When you’re booked as a guest for television or radio segments, the producer will often ask you to do a phone “pre-interview.” These interviews give the producer an idea as to what kind of guest you’ll be and what you have to say about the topic.
As a former TV producer, I’ve had many potential guests who dismissed pre-interviews as a waste of their time. I’ve also had guests who aced them.
Those who aced them tended to get booked more often because they were better guests; I knew they would take the segment seriously and give thoughtful, interesting answers on the air.
Here are five things you can learn from guests who gave good pre-interviews:
1. Bring your energy.
Pre-interviews are often an audition for the segment, meaning the producer could still be looking at other possible guests to fill the spot. Therefore, bring the same energy to the pre-interview that you would to the actual interview. Just as you would in an interview, minimize any distractions around you so you can focus on the questions and your answers. Producers are not only listening for content, they also want to make sure you’ll be an engaging guest.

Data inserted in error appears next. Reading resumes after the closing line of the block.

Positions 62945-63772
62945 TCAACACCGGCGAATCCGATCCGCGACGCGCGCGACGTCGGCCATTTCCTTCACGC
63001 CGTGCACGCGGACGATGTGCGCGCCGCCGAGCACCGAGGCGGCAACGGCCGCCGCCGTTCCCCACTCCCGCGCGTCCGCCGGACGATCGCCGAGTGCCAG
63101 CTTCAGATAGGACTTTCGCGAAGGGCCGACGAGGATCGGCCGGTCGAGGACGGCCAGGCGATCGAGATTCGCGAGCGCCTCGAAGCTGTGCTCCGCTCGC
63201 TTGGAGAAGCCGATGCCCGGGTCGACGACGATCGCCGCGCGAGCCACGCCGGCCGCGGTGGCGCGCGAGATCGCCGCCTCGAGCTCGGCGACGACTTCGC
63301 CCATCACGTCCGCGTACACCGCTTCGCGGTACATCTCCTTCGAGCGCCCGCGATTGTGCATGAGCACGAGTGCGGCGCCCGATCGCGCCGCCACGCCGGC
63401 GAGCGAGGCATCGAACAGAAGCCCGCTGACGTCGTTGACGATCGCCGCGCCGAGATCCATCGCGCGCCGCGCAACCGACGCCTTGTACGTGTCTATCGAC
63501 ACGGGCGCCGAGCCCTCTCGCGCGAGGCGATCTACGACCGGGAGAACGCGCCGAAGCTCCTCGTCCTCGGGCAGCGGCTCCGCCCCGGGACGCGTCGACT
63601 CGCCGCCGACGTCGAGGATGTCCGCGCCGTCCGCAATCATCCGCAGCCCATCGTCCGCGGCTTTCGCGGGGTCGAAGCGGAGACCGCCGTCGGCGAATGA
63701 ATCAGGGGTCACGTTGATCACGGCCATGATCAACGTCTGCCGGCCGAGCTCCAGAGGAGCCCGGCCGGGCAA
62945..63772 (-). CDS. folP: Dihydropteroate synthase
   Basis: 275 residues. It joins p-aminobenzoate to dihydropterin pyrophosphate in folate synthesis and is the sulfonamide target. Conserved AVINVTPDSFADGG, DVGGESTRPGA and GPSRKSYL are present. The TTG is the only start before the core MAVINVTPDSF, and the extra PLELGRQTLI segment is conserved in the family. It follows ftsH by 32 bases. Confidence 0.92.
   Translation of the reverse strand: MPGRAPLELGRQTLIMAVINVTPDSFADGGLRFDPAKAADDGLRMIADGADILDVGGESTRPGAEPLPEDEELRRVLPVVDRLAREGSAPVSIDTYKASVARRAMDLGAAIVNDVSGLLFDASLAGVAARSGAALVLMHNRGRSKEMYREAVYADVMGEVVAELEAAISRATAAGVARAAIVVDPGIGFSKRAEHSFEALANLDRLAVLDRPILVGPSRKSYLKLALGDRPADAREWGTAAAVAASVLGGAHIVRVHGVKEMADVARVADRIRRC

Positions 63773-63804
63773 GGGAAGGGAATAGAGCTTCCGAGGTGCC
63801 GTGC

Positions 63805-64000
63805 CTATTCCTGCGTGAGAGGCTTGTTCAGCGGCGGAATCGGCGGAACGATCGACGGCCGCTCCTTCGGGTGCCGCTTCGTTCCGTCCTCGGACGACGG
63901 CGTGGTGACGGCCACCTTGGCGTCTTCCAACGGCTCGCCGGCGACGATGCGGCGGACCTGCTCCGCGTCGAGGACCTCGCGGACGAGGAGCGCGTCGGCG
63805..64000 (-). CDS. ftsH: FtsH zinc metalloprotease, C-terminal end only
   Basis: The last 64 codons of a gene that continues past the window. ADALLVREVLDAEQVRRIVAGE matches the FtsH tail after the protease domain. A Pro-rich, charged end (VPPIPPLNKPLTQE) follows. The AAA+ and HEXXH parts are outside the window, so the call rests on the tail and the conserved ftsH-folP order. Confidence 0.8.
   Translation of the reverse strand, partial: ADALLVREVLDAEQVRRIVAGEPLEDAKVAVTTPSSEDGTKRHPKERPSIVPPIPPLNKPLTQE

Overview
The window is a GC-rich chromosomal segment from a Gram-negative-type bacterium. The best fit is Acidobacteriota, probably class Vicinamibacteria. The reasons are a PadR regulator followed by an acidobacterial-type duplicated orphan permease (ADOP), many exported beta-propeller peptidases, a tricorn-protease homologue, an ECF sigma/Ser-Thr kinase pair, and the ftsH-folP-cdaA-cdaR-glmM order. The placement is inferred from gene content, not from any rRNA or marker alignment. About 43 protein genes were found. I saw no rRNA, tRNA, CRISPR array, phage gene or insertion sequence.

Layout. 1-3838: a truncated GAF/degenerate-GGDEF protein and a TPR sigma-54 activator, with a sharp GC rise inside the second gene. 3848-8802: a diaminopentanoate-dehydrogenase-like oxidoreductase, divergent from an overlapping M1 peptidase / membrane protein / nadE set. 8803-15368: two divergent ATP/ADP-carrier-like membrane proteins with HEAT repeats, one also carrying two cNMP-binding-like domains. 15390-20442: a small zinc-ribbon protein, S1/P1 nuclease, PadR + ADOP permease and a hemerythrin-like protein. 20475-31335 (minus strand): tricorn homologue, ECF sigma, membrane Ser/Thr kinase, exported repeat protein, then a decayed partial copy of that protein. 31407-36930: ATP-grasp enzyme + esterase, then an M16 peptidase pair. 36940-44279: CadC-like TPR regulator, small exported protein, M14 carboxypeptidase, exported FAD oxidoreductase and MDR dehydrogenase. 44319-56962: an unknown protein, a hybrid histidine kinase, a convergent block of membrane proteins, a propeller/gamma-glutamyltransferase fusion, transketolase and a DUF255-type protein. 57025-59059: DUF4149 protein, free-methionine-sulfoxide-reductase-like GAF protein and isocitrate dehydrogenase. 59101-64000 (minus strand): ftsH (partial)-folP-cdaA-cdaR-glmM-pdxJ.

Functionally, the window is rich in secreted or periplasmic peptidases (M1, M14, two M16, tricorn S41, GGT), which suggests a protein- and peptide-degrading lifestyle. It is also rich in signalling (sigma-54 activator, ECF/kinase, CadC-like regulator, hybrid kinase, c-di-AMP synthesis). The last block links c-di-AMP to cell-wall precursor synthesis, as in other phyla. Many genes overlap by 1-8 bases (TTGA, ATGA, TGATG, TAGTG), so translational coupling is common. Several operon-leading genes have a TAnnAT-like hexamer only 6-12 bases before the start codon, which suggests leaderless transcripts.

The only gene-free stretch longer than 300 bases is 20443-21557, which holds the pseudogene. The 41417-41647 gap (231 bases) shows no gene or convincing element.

Pre-interviews are not throwaways. As mentioned in rule No. 1, one of the things for which producers listen is content. Treat pre-interviews as a possible way to shape the segment in which you’re participating. If you say something especially thought provoking, you can bet the producer will pass it on to the host, who will likely ask you a question related to your comment during the actual interview. Make sure you’ve reviewed your messages
, and, if you have them, possible sound bites
before you do the pre-interview.
3. Listen and take notes.
The types of questions the producer asks you in a pre-interview are likely going to be similar to those the host will ask during the segment. Jot down any questions or ideas for which you need to do a little extra reading or preparation before the main interview.
4. Plug your organization.
When speaking with the producer, be sure to ask how you will be introduced in the segment and chyroned (a “chyron” is the identification on lower third of the screen with your name and title). Make sure they have the correct spelling of your name and organization or, if you are more concerned with getting people to visit your website, ask for that to be shown instead. Most producers will oblige. The same goes for radio
; the host will often plug your company’s website at the beginning and end of the interview if you ask.
5. Email pre-interviews still take effort.
If the producer emails you pre-interview questions, be sure to give good, complete, well-thought out and on-message answers. It’s easy to be casual in email or even dismissive of the format, but remember, producers want a lively segment. If you don’t appear interesting, you won’t get booked.
Christina Mozaffari is the senior media trainer for Phillips Media Relations. A version of this story first appeared on the Mr. Media Training blog.